Any bid to remove the Government's Help-to-Buy scheme would cause a surge in demand during the summer and then depress prices, a leading economist said.
Already one in every four first-time buyers is availing of the scheme, which provides a tax refund if they purchase a new home.
Economist with Davy Stockbrokers Conall Mac Coille said removing the scheme would cause a spike in demand from new buyers up to the point when it goes.
"Prices will likely be depressed for a period when it is taken away," he said.
Mr Mac Coille said there was evidence the scheme was encouraging more building.
"Statistics show that the Help-to-Buy scheme has had a significant impact on Ireland's illiquid housing market."
The scheme is proving to be hugely popular.
New figures show that more than 6,300 first-time buyers have either applied for it or had a tax rebate already paid.
Comments by Fine Gael leadership contender Leo Varadkar, that he may abolish the scheme if he wins, are set to prompt a rush to buy this summer.
Mr Varadkar said if a review of the rebate shows it is pushing up prices to unsustainable levels then he will scrap it. The scheme is not due to end until the end of 2019.
The Department of Finance has commissioned Indecon Economic Consultants to review it, with this due to be published in August.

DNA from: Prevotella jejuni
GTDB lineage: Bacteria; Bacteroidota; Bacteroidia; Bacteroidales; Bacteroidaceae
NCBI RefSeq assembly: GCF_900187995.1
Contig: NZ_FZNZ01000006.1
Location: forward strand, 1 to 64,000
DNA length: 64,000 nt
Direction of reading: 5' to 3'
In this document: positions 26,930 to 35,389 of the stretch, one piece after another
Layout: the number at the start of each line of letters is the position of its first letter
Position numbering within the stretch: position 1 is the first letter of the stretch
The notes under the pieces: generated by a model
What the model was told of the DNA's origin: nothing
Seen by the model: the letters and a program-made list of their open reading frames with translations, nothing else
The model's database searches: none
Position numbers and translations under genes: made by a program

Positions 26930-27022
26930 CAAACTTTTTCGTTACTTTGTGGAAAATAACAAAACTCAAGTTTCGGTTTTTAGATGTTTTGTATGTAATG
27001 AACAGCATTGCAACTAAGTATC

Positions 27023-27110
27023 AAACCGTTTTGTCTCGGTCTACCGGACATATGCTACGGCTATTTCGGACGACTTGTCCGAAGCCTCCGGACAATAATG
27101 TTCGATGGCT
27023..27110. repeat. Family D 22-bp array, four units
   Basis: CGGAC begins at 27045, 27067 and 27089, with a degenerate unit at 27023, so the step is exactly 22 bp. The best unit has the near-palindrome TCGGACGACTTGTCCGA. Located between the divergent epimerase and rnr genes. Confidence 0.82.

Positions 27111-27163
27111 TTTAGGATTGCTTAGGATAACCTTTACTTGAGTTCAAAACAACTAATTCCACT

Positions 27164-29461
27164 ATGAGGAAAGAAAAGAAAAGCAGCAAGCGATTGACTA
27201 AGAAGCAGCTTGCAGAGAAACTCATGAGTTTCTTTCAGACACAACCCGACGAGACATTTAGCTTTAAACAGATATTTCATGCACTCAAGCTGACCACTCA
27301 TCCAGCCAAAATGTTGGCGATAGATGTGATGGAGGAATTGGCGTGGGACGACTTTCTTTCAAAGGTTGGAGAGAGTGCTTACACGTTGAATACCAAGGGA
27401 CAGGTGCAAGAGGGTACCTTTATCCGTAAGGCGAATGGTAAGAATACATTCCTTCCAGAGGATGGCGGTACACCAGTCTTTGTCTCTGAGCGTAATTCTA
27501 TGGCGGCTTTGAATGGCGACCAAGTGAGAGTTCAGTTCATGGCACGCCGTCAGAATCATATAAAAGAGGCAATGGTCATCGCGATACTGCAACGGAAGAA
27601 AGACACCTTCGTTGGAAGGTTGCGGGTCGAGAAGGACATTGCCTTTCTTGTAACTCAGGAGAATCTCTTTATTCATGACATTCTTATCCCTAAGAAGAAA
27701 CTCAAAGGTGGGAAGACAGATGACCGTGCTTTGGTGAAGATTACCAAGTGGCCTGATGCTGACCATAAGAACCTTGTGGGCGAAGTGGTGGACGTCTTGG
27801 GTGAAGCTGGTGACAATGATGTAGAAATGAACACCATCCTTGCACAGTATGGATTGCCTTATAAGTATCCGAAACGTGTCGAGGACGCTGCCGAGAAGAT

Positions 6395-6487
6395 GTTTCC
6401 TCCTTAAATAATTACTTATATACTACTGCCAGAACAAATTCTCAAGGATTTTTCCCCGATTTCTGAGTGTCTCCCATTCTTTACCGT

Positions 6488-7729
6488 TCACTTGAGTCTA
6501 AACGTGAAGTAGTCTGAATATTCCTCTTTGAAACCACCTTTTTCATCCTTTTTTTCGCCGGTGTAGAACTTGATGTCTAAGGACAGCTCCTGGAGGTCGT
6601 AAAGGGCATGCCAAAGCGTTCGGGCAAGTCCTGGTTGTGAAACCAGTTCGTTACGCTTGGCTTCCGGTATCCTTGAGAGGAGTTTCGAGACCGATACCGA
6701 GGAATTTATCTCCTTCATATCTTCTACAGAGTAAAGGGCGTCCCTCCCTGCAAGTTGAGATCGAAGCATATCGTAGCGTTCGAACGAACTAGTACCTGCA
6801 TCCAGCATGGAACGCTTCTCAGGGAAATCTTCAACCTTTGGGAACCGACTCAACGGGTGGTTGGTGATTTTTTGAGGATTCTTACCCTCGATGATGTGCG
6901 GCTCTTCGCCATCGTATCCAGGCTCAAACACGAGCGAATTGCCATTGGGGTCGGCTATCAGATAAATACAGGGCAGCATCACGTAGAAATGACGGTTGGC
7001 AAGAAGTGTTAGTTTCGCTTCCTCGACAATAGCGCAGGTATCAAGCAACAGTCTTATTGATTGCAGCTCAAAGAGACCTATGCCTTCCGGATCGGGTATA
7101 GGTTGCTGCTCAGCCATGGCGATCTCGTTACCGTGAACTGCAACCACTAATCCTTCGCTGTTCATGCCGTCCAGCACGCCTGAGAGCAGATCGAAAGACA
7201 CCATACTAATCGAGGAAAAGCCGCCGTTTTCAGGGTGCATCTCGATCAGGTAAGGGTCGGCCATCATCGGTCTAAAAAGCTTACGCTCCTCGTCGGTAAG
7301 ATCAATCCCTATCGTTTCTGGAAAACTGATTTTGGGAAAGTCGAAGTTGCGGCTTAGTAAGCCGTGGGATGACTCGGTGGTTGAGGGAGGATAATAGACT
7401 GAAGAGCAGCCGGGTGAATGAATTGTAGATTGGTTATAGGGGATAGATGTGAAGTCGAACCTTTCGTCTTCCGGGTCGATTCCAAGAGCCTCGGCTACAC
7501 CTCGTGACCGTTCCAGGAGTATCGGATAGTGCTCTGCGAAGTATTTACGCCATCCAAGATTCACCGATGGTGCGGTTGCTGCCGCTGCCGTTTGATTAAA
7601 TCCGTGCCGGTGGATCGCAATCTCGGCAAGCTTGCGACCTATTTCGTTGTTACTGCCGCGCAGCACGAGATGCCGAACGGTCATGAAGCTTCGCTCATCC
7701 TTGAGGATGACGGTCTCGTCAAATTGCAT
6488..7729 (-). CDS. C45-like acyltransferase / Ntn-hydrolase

Estate agents have claimed that prices could further rise in the short-term as first-time buyers scramble to buy properties amid fears the grant will be abolished.
Chief executive of the Institute of Professional Auctioneers and Valuers Pat Davitt said the threat to the scheme would cause a scramble to buy.
"The one thing the Irish property market does not need right now is more uncertainty, it is far too delicate," he said.
Rather than curtail it, Mr Davitt said there was a need to extend the scheme's life.
The scheme became operational in January.
It offers a tax rebate of up to €20,000 to first-time buyers who purchase a new home.
The property must be occupied by a first-time buyer or at least one first-time buyer when a couple are buying.
Of the 6,300 applicants, some 2,500 have been finalised, according to the figures from Revenue, seen by the Irish Independent.
Close to another 4,000 applications have been made. Some of these may not end up resulting in tax rebates as the applicants may not be able to find a home to buy.
So far, almost €19m has been paid out.
The popularity of the scheme so far this year means it is likely to cost far more than the €50m suggested by Finance Minister Michael Noonan when it was introduced in Budget 2017.
The Revenue figures show that more than a third of people who had a successful claim got a tax rebate of between €10,000 and €15,000.
The largest percentage of properties where successful claims were made were for those in the €226,000 to €300,000 price range.
More than a third, the largest percentage, had deposits of between 10pc and 15pc.
Buyers use the rebate from the Help-to-Buy scheme as part of the deposit.
The rebate scheme, combined with a lack of supply, and changes to mortgage lending rules, have been blamed for overheating the property market.